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Energy Ombudsman Handled a Quarter More Complaints in 2019

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The Energy Ombudsman received 26% more complaints about energy suppliers last year, indicating increasing consumer dissatisfaction with their energy suppliers.

The Energy Ombudsman is authorised by Ofgem to be the independent, impartial arbitrator of disputes between energy customers and their suppliers. Last year, it received 68,523 actionable complaints from domestic energy consumers and micro-businesses, up from 54,000 in 2018.

The increase came despite a decrease in signposting, the process by which energy suppliers make customers aware of their rights to escalate an unresolved complaint to the ombudsman. Energy companies adequately signposted consumers to the ombudsman in 48% of the complaints resolved by the ombudsman in 2019, down from 51% in 2018. The Energy Ombudsman noted that small suppliers in particular often fail to signpost consumers to the ombudsman in a timely manner.

The ombudsman resolved 57,000 complaints last year, up 25% from the year before. Of those, 57% were upheld in the consumer’s favour, down from 64% in 2018.

Nearly a quarter (23%) of complaints were resolved using a new early settlement process, through which the customer and supplier reach an agreement without the need for an investigation by the ombudsman.

Complaints about billing were the most numerous, and the Ombudsman found inconsistency in the way suppliers approach back billing which it believes is generating the high volume of complaints. Payments and debts and customer service were also common sources of complaints.

Matthew Vickers, chief executive of the non-profit Ombudsman Service, which runs the Energy Ombudsman scheme, said: “More people are coming to us for help with an energy problem, and we’re resolving more complaints.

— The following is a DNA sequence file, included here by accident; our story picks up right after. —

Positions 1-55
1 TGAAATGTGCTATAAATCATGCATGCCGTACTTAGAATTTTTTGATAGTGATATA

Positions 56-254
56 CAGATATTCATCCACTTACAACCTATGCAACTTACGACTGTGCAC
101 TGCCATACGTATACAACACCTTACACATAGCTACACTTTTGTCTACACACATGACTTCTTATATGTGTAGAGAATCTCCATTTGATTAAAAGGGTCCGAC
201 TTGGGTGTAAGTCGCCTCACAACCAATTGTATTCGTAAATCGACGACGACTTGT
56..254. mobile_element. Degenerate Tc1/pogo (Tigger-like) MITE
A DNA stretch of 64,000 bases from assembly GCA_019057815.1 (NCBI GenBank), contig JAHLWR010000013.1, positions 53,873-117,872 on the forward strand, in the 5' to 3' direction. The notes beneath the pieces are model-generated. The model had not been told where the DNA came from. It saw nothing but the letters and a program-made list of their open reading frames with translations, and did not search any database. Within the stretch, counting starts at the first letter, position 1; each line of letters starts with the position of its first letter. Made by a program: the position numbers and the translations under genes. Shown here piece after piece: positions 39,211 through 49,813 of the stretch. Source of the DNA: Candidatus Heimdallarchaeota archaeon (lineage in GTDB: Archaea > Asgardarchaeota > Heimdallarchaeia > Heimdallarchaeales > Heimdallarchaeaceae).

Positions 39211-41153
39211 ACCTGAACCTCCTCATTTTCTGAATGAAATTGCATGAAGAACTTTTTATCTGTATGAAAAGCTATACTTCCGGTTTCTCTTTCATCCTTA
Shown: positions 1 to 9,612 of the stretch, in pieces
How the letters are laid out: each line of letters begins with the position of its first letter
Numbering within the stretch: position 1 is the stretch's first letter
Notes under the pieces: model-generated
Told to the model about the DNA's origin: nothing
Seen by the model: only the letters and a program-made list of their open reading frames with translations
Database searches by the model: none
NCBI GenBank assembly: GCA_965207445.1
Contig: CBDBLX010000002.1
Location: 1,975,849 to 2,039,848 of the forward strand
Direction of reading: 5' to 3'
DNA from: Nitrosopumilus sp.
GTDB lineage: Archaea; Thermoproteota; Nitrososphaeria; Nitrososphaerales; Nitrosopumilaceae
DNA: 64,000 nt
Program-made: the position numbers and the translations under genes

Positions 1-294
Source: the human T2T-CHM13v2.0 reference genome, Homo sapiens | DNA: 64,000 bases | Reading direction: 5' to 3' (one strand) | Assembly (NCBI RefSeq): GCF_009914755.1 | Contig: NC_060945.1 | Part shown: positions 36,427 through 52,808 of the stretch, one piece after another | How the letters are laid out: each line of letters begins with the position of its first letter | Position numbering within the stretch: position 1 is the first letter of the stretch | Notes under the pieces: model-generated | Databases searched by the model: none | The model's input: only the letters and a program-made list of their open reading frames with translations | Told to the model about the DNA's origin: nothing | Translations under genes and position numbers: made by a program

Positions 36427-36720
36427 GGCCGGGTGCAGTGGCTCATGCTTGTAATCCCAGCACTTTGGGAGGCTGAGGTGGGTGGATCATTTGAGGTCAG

“This shows that there is greater awareness of our service amongst consumers—and greater demand for what we do.

“This is despite the fact that some, mainly smaller energy suppliers, don’t always tell their customers about us in the way that they should. We continue to work with individual suppliers to address these issues.”

Domestic customers and micro-businesses should file all complaints with their supplier first. However, if the supplier doesn’t respond to their satisfaction within eight weeks, they can escalate it to the ombudsman.

If the supplier sends a deadlock letter, confirming the complaint can’t be resolved, the consumer may escalate the matter to the ombudsman more quickly.

The Energy Ombudsman service is free for domestic energy consumers and micro-businesses.

Lauren Smith
Lauren Smith

Lauren Smith has worked as a journalist and copywriter for most of the last decade, covering technology, energy, and consumer rights, in the US and UK.

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